Few causes within healthcare require innovative solutions more than mental health, a broad and complex universe of conditions that reach into nearly every home, business and institution in American life. Many mental health issues are hard to treat, and sometimes can only be managed rather than cured—and that’s for the people who have fantastic insurance or the ability to pay out of pocket for doctors and therapists. Millions lack access to adequate mental healthcare; addiction and suicide strike across all ages and remain at tragically high levels; law enforcement and the justice system are simply not built to address mental health needs.
Yet for a variety of reasons, few philanthropic funders have addressed mental health with the kind of innovative ideas and experimental thinking that’s needed and expected of philanthropy. (See Ken Zimmerman’s recent guest post urging funders to step up their game dramatically in this area.) That’s where Well Being Trust, a relatively young entity that we haven’t covered previously, has staked out its mission: “to transform the health of the nation and improve well-being for everyone.”
The foundation was established in 2016 by Providence St. Joseph Health as an independent 501(c)(3) with an initial endowment of $100 million, plus an additional $30 million to be invested in California. (And no, it’s not a conversion foundation.) Put in charge as chief executive was Tyler Norris, who was previously vice president for total health at Kaiser Permanente.
A Focus on Policy
The seed funding that launched the Well Being Trust isn’t the kind of money that can build a shiny new edifice of national care on its own, so the organization seeks to drive change at the policy level. Its goal is to rethink the big picture of mental healthcare, and to provide a coherent vision or framework that can guide philanthropic, public and healthcare business investments across the whole of mental healthcare needs.
Mental healthcare in the U.S. is broken, both locally and nationally, according to Benjamin F. Miller, PsyD, chief strategy officer for Well Being Trust. That blunts the effectiveness of any private or public money that’s invested in mental health. “It doesn’t matter how much money is put into something that’s broken—it still fundamentally stays broken,” he says. Rather than maintain an insufficient approach to mental healthcare through continued grants, policymakers must adopt an organizing vision to change the way mental health and addiction health issues are addressed. “We need a north star, a framework to align investments in service to a structural fix.”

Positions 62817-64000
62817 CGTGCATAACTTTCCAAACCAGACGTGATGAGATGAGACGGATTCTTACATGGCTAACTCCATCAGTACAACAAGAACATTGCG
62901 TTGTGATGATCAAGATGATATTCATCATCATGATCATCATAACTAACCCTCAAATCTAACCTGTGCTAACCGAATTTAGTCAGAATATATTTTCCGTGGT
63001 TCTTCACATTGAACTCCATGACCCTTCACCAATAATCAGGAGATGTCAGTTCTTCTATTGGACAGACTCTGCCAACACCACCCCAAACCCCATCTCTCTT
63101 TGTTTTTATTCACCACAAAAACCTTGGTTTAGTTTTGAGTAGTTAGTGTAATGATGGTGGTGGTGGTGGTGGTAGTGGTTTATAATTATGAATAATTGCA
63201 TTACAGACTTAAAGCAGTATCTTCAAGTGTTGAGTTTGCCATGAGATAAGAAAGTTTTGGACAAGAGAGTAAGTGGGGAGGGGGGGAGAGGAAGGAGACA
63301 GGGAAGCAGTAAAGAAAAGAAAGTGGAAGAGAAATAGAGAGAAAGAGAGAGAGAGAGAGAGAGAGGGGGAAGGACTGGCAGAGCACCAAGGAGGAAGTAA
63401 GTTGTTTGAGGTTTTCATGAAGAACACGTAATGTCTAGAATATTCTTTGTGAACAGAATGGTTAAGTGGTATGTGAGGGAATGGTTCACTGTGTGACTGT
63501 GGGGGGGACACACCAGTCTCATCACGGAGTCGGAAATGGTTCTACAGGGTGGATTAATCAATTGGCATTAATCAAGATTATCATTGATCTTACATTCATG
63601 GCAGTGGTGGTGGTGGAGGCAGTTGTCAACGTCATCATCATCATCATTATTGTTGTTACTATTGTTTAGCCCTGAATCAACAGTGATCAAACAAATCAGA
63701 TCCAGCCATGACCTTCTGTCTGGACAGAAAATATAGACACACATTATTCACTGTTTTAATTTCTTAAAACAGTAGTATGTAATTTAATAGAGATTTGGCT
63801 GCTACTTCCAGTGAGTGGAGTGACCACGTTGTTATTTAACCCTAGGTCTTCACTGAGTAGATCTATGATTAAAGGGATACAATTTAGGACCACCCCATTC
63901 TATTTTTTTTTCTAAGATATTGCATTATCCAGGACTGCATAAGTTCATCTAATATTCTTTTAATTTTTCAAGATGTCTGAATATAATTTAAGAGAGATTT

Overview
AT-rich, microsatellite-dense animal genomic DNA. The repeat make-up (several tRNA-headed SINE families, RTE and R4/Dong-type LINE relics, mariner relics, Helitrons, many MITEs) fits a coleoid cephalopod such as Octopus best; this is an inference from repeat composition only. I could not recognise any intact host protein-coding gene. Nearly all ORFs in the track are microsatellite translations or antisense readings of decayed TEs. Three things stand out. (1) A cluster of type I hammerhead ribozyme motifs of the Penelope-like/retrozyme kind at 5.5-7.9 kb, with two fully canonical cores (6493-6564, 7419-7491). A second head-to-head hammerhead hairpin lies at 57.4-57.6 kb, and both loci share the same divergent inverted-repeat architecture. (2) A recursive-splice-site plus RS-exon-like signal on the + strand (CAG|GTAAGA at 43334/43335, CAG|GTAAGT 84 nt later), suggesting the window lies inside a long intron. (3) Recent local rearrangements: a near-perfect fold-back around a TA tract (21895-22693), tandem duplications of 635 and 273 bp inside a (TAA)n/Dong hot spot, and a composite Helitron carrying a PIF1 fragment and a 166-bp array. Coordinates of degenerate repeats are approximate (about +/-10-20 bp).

The Well Being Trust has outlined its framework in a policy guide, “Healing the Nation: Advancing Mental Health and Addiction Policy,” available on its website.
“Accomplishing this goal requires a comprehensive framework that sees mental health as existing on a continuum that begins in community and extends into healthcare,” the trust writes. “Issues like social isolation, loneliness, hopelessness, trauma and shame intersect. These are exacerbated by a lack of economic opportunity, toxic stress, stigma, and a blend of opportunity-limiting cultural and environmental factors in our communities that ultimately thwart human flourishing.”
The Well Being Trust says its framework offers federal policy guidelines to address areas like existing health systems that people already use, as well as judicial, education systems, the workplace and employment—what it calls a “whole community” approach—and a category of specific focus populations.
Mental health can no longer be considered a separate issue from physical health. Earlier this decade, researchers noted that life expectancy in the U.S., which for many decades had been increasing due to medical advances, has started to decline. This is primarily due to death from drugs, alcohol and suicide, notes Well Being Trust. But these “deaths of despair” comprise just one of the statistics that indicate an even broader degree of despair throughout the country, which is dragging down overall well-being, work and economic productivity, and increasing public and private healthcare burdens.